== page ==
Tuesday, June 07, 2005

I´m ruined!

Today began what will probably be a few very busy days of ruin-visiting. I spent two days in Cuzco, which is very pretty, but extremely touristy. It´s also well-known for its nightlife, and when I went out with some people from my hotel the other night (one guys was celebrating his 21st birthday-!) this became apparent. At dinner the birthday boy ordered the Peruvian specialty, guinea pig, served whole, in its skin, with teeth and claws and everything! Afterwards we headed to the main square where we were flocked by bar employees offering free drinks in their establishments. Basically, if you don´t mind changing bars every so often, it´s possible to drink for free all night, with the added benefit of feeling like a celebrity surrounded by adoring fans every time you step into the street. It was completely crazy, but it was fun, and in one place I ran into two Israeli friends I had met in Ushuaia nearly four months ago!

Anyway, time for some culture and history: I bought the "Tourist Ticket" which allows me to visit about 16 different museums or Inca sites in Cuzco and the Sacred Valley, which is the name for the Urubamba Valley between Cuzco and Machu Picchu. Today I saw several ruins near Cuzco, the most important of which is Sacsayhuaman. Pronounce that carefully and you´ll get one of the reasons it´s a big hit with the tourists. It´s also a large and well-preserved Inca structure. I went with two American guys who enjoyed checking out the front of Sacsayhuaman, and then we climbed over a hill to see if Sacsayhuaman had a nice backside. Then we ran out of Sacsayhuaman jokes and walked back to town. After catching a bus, I´m now in the small market town of Pisac, where I´ll check out some more ruins and then head to the unpronounceable towns of Urubamba and Ollantaytambo, before heading to Machu Picchu on Friday.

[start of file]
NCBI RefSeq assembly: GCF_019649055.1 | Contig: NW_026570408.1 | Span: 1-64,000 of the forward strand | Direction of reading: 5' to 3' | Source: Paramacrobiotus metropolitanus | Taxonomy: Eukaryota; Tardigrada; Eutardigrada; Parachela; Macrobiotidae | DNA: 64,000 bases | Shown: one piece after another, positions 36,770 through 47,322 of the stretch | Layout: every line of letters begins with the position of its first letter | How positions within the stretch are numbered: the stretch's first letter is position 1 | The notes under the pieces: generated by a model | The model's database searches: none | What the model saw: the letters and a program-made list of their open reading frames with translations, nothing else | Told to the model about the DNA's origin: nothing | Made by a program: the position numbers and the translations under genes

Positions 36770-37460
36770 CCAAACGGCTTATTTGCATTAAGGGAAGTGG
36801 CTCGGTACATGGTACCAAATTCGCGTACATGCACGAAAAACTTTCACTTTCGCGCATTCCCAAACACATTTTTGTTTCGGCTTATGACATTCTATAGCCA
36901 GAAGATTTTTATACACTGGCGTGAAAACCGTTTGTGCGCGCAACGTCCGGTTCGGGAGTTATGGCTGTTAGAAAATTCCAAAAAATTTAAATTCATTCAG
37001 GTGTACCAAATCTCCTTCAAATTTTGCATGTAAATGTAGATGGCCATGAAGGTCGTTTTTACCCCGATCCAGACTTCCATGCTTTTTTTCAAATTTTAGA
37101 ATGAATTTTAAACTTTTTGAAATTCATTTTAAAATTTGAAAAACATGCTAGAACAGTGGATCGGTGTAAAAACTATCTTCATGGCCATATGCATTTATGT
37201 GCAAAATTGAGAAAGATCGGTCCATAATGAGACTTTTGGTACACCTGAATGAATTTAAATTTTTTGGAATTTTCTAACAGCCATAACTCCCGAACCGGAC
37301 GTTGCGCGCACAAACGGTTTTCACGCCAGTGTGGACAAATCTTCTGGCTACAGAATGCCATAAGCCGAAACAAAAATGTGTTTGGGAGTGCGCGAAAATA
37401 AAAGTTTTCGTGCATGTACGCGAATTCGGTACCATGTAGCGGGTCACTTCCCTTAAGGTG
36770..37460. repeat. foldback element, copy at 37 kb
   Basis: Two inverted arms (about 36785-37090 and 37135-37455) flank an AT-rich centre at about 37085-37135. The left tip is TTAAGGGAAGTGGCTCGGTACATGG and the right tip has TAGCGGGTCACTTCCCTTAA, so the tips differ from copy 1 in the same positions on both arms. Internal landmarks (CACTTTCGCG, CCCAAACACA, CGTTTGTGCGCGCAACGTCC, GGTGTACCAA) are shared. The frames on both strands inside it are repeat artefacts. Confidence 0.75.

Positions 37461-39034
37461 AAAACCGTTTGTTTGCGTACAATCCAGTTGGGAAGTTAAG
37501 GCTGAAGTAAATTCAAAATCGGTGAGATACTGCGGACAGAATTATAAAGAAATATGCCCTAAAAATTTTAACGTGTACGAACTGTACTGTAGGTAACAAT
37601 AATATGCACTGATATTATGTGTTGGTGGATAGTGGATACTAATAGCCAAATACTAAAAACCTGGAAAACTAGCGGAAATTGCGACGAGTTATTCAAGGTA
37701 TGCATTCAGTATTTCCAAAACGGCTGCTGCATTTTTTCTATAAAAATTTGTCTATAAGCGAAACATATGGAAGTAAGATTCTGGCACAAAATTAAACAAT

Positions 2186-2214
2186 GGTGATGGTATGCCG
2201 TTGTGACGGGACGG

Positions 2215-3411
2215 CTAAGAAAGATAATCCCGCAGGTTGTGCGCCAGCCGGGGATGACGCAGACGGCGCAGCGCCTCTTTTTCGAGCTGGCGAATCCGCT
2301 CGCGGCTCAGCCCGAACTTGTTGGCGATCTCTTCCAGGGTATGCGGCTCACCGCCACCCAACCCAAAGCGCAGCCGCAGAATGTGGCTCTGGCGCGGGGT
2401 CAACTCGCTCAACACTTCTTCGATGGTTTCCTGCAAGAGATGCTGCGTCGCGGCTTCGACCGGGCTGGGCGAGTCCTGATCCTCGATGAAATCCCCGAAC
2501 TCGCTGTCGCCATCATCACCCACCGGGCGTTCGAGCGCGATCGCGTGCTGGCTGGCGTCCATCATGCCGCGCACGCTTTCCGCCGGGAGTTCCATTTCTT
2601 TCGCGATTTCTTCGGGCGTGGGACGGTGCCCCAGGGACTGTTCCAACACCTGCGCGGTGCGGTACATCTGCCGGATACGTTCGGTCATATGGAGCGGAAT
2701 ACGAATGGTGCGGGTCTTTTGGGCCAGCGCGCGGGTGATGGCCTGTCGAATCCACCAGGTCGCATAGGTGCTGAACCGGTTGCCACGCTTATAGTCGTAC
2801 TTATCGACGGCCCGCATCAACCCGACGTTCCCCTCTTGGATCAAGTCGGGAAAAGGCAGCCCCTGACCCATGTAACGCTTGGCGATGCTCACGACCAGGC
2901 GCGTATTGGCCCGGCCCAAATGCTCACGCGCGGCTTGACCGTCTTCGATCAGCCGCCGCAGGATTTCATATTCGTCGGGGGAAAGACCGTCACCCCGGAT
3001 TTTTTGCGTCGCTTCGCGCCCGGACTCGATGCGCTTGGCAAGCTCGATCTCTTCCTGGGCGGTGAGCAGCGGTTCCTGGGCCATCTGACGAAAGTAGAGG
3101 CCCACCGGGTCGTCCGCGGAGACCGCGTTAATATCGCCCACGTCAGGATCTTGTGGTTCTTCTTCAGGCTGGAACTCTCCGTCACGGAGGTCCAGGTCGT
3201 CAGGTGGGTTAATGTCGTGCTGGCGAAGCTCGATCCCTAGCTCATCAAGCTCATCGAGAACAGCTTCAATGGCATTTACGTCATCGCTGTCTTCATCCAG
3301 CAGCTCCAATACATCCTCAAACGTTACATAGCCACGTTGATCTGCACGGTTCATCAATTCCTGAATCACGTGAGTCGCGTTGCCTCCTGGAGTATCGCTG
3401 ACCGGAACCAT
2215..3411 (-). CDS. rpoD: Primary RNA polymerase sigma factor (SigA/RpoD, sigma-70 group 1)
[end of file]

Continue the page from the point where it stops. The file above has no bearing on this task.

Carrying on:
Speaking of being ruined, I have a little dilemma. The other day in a restaurant a very devious and sneaky cashier managed to switch my 100 sole ($30) note for a fake one. I didn´t realize she had made the switch until the next day. I have since tried to pass it off in several other establishments, and my "oh no, ¿está falso?" and incredulous look are getting less and less convincing each time I have to use them. The most discerning Peruvians can tell it´s fake right away although it is extremely well-done. Others take only 30 seconds or so to figure it out. My dilemma is: should I continue to try to give it away, knowing that the less-savvy business owners or market keepers (the ones least likely to realize it´s fake) are the ones who need the money the most, or do I give up, keep the bill as a souvenir and count it as a contribution to the "corrupt Peru fund"? Keeping in mind that $30 is about equivalent to my budget for a day and a half or more, what would you do if you were in my situation?